I do not disparage the significance of the jobs of those who pick fruit, but the reality is there for anyone to see. Of course, the point has been put that the occupation of the fruit pickers does not materially or negatively impact on the precious quotas set by the government. That is a moot point.
These are interesting times in the UK, and the new Home Secretary seems bent on honing a reputation for toughness in the execution of her duties. Her tactics and those of the government are seen by many to be unnecessarily divisive and without long term vision.
Some believe that these draconian steps which will exempt many who live in the third world, a region traditionally renowned for its supply of labour in areas which the indigenous British citizen has shied away from, will, in time, come back to haunt the country when many of the essential services are left unmanned due to the absence of unskilled labour. Are there shades of a Britain of yesteryear in the 1950s, 60s and 70s when a shortage of general labour could have crippled the country? The government would appear to be playing fast and loose with the lessons of history.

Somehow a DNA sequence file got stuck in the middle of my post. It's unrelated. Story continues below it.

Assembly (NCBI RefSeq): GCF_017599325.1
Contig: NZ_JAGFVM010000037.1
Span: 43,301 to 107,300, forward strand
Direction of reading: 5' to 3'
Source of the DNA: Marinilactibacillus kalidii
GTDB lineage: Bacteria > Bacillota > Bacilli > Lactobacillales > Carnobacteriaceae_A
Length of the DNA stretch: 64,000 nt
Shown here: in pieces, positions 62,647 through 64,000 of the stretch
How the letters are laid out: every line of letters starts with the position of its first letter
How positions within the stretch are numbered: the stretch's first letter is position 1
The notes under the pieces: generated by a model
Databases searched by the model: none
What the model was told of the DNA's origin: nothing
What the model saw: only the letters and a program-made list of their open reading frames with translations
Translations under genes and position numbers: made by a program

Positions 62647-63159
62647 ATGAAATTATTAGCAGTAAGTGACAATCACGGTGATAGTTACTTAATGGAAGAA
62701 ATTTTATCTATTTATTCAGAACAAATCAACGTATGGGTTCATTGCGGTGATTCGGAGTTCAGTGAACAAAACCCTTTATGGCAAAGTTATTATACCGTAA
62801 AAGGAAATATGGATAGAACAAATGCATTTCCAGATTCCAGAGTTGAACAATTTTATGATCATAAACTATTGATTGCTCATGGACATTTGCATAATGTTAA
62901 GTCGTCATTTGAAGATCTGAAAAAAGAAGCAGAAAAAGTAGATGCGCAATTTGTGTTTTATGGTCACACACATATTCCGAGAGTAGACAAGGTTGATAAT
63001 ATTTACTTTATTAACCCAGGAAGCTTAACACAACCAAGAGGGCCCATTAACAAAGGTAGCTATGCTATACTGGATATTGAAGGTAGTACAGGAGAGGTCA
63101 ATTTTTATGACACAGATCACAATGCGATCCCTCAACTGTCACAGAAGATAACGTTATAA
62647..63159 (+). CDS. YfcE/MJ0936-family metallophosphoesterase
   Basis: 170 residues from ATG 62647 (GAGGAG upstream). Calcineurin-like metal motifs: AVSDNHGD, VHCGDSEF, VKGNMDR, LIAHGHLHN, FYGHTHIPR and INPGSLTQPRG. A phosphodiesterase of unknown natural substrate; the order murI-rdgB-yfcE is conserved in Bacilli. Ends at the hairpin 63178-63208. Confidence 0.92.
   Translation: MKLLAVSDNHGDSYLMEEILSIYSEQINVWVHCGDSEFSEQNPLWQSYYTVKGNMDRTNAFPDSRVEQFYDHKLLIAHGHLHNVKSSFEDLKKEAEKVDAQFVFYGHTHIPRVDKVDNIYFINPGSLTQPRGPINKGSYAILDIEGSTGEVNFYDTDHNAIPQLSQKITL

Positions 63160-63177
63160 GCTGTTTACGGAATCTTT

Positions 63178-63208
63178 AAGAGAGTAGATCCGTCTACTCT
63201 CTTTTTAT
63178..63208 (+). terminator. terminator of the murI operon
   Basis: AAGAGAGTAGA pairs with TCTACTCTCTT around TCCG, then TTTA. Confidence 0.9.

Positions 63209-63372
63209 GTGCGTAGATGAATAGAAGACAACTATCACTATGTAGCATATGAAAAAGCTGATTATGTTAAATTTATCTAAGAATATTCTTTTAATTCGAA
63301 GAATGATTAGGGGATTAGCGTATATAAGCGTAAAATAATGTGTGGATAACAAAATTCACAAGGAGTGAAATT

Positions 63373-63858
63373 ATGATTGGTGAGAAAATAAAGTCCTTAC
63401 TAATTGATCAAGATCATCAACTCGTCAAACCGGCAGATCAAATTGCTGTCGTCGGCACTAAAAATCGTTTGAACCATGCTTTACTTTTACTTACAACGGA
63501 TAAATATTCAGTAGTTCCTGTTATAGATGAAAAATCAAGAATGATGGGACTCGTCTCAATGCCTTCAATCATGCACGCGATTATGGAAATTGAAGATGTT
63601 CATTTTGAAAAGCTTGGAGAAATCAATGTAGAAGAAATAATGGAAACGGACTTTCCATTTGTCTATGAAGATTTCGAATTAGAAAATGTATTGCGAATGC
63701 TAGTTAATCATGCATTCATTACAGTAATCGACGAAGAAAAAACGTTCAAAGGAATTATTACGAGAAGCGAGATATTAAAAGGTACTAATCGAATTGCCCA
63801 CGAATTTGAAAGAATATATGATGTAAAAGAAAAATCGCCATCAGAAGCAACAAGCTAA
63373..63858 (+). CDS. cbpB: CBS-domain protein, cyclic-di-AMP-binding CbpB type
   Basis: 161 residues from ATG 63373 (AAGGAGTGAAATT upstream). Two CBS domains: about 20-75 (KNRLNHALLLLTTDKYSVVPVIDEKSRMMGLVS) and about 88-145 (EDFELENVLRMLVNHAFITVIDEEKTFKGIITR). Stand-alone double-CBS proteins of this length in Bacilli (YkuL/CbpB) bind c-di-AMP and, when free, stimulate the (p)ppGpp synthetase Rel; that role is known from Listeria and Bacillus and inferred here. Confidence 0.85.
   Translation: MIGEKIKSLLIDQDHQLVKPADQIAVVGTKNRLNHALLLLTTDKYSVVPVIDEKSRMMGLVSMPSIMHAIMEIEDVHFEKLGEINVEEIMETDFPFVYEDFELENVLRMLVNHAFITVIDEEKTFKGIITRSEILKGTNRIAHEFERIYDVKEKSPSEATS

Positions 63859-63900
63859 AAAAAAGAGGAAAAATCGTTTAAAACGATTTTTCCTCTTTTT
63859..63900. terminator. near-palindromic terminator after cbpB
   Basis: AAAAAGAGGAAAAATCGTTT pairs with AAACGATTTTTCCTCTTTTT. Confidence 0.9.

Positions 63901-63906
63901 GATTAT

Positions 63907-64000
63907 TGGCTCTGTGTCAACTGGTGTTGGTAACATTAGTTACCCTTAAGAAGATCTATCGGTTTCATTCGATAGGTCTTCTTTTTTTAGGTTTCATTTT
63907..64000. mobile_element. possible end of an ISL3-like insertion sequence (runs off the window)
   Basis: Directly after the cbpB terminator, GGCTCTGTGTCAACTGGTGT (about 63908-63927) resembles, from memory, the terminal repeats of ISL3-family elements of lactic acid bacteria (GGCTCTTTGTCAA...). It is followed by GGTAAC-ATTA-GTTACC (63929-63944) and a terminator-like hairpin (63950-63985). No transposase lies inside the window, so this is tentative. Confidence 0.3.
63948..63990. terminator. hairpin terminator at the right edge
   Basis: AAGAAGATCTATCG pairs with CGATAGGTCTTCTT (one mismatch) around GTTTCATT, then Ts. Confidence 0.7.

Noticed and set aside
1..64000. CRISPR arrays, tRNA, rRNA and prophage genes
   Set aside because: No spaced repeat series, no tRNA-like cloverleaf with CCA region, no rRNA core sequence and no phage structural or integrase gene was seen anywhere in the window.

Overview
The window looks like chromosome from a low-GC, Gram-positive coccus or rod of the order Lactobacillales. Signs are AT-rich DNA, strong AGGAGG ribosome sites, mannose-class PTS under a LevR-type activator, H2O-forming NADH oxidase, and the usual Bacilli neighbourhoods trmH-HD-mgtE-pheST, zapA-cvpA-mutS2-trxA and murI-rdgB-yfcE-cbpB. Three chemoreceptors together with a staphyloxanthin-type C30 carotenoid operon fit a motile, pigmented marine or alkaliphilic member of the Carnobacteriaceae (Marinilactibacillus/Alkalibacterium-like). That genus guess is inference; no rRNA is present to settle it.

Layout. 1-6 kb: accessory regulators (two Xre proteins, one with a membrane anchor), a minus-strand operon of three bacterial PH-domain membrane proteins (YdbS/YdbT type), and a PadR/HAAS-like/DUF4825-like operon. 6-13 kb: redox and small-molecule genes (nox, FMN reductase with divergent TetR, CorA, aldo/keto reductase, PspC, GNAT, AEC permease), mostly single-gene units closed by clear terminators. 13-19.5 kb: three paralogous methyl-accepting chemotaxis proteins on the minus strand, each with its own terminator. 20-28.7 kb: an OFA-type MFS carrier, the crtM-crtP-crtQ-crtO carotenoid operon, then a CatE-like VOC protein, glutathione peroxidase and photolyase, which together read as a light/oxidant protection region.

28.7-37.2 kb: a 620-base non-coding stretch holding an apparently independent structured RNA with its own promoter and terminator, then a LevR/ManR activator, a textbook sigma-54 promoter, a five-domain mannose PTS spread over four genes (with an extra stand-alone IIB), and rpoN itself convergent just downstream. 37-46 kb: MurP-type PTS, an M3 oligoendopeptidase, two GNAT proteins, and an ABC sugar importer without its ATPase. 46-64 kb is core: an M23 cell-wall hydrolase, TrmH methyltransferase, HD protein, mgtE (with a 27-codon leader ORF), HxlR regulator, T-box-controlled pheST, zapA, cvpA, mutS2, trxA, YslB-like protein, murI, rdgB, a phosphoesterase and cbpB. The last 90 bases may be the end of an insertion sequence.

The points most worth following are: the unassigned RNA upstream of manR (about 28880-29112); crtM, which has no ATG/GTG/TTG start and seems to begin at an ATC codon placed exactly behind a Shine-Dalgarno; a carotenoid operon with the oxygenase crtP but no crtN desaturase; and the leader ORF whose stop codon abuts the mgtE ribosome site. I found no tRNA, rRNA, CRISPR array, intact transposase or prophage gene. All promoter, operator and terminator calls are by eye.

Miss Patel has said that many of the places will, in due time, be filled from a pool of some eight million who should and will be trained to meet the demands, but is this a reality or is the Home Secretary being unduly optimistic?
As the winds of change blow, the debate widens and politicians of all parties have taken positions to mirror their individual party’s view. Miss Diane, the Shadow Labour Home Secretary, seems indignant and has reminded the many that the British Labour Party has always celebrated the contribution of immigrants to the country and she pointed out that she does not support ‘these dog whistle tactics’. (A subtly aimed political message which is intended for and can only be understood by a particular group or demographic.)
Barbados and the Caribbean region have long been the beneficial recipients of the broadly open door of immigration over a number of years. However, in the fast changing world of a post Brexit Britain, one wonders what the overall impact will be on these tiny nations.
Allied to this recent development, the questions over deportations, whether lawful or unlawful, hover overhead like the dreaded drone, the yet to be fulfilled promises over the Windrush injustices still linger much on the minds of those affected and the melting pot appears to be approaching high temperature.
If ever there was a need for serious, honest and measured political debate among our people, this is the time. Public protests can be useful and attract the headlines, but thoughtful and practical solutions could achieve much more. We need politicians who will shoot from the head and not from the hip.
There is now no doubt as to the direction the winds of the Johnson administration are blowing. Should we batten down the hatches?
Vincent ‘Boo’ Nurse is a Barbadian living in London who is a retired Land Revenue Manager, Pensions and Investment Adviser. He is passionate about the development of his island home and the disapora.